Have you ever had a feeling of sheer satisfaction upon finishing a great meal? That is what you can expect to experience when you dive into the music of AIJOU.
Since making her debut with 'Don't Close Your Eyes' in 2020, each of the three singles that the rising local singer-songwriter, whose real name is Jonique Tan, has released has been a display of the meticulousness with which she approaches song making.
Much like how nourishing dishes can make one feel refreshed, AIJOU's ruminative and relatable lyrics — birthed by carefully bringing together the English and Japanese languages — give listeners much to reflect on regarding life and the struggles that come with it.
No dish is complete without plating, and AIJOU's offerings are no different. An amalgamation of influences from the worlds of J-pop and Western pop, and even EDM, the 22-year-old artist's sound not only beautifies her music, but also further brings out the emotions she wants to convey through it.
"I believe my songs would always sound like a mix of both Western and Japanese pop music because I think and feel in both of these genres," shares AIJOU, who graduated from Republic Polytechnic with a Diploma of Sonic Arts.
Having already released two singles this year, the *SCAPE ALT. Residency programme alumnus is now gearing up for the launch of her debut EP. Titled 愛し、愛死 (Loving, Love Dying), the project is scheduled to be unveiled on 28 July.
In an interview with Hear65, AIJOU reveals how she got into making music, explains how she combines two languages in her songs, and talks about being vulnerable in her forthcoming EP.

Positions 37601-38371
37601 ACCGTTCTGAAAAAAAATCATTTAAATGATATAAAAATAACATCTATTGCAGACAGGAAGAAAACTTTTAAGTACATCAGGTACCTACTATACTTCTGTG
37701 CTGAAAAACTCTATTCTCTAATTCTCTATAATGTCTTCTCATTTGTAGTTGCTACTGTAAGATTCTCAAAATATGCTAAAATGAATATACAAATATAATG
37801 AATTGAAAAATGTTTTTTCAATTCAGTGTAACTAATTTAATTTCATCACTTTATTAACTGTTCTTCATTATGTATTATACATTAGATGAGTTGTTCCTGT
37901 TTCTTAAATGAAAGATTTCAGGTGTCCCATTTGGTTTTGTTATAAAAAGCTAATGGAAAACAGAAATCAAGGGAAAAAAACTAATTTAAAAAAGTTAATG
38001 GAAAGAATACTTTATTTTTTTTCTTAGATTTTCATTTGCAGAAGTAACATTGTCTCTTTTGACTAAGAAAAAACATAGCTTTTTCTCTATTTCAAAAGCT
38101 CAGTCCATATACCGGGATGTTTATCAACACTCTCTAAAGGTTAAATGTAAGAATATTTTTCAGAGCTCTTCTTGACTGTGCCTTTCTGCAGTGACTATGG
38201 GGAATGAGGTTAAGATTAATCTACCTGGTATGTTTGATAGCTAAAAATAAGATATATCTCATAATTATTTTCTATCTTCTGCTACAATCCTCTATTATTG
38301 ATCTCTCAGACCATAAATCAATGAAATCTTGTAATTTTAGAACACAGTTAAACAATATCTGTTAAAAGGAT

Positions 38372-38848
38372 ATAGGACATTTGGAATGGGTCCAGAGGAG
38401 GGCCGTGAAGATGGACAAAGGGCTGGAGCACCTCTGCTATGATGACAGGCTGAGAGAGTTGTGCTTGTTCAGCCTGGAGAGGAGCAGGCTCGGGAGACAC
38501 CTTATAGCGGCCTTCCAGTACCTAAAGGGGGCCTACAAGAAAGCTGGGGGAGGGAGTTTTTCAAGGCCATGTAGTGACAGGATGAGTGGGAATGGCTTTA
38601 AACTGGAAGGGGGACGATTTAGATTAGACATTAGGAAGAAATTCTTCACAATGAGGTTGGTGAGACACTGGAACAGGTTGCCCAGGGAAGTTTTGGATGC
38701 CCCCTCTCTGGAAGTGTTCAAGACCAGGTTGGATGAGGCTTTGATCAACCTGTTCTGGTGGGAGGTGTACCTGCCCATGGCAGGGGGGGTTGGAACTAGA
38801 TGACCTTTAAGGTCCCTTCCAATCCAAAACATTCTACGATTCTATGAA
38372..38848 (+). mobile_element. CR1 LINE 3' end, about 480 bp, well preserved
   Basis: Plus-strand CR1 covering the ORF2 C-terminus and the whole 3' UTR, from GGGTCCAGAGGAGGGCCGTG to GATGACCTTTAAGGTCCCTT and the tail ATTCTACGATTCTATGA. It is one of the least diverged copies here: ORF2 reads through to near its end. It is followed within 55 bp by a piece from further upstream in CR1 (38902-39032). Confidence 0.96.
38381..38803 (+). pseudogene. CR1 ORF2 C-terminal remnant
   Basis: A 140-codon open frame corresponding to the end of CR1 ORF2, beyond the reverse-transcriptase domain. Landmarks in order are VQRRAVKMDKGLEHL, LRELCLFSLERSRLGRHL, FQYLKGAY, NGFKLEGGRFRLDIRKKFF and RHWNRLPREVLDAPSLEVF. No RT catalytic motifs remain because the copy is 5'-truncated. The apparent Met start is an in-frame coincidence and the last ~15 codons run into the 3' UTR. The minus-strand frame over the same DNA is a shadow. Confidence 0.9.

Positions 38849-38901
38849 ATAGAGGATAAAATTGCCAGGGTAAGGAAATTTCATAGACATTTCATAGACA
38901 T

Hi, AIJOU! What’s the story behind your stage name?
Hi! AIJOU is a combination of the “ai” in the word “idol”, and the first two letters of my name “Jo”. Additionally, it is “アイジョウ” or “愛情” in Japanese, which translates to “love”. I felt that it fit who I was as a person and what message I wanted to portray to the world.
Credit: Chan Qing Hao
How did you get into making your own music? Were there any particular artists or songs that inspired you in the early stages of your music journey?
It started out with listening to Taylor Swift songs and rewriting the lyrics with cute glitter pens! 12-year-old me eventually wanted to write my own songs and I started picking up the piano and the ukulele to create chords, and that was how everything kicked off. It took many filled-out notebooks and years of continuous writing to finally get the courage to release my first song in 2020.
Taylor Swift was a very big inspiration to me in my early days of writing and still influences me to this day. Japanese music and anime were also a big part of my life, with J-pop acts such as AKB48, LiSA, and RADWIMPS being a few of my very early influences. I eventually expanded my tastes to [include] various artists from different influences, such as Porter Robinson, Billie Eilish, Ado, Asmi, and Yorushika.
Credit: Chan Qing Hao
"It took many filled-out notebooks and years of continuous writing to finally get the courage to release my first song in 2020."
Let’s talk about your J-pop-influenced sound. What do you think differentiates your creations from other works that belong to this form of music?
I believe my songs would always sound like a mix of both Western and Japanese pop music because I think and feel in both of these genres. I’m still navigating my way through the waters, but it’s always fun to experiment with how these polarising characteristics of music could blend with each other.
"I believe my songs would always sound like a mix of both Western and Japanese pop music because I think and feel in both of these genres."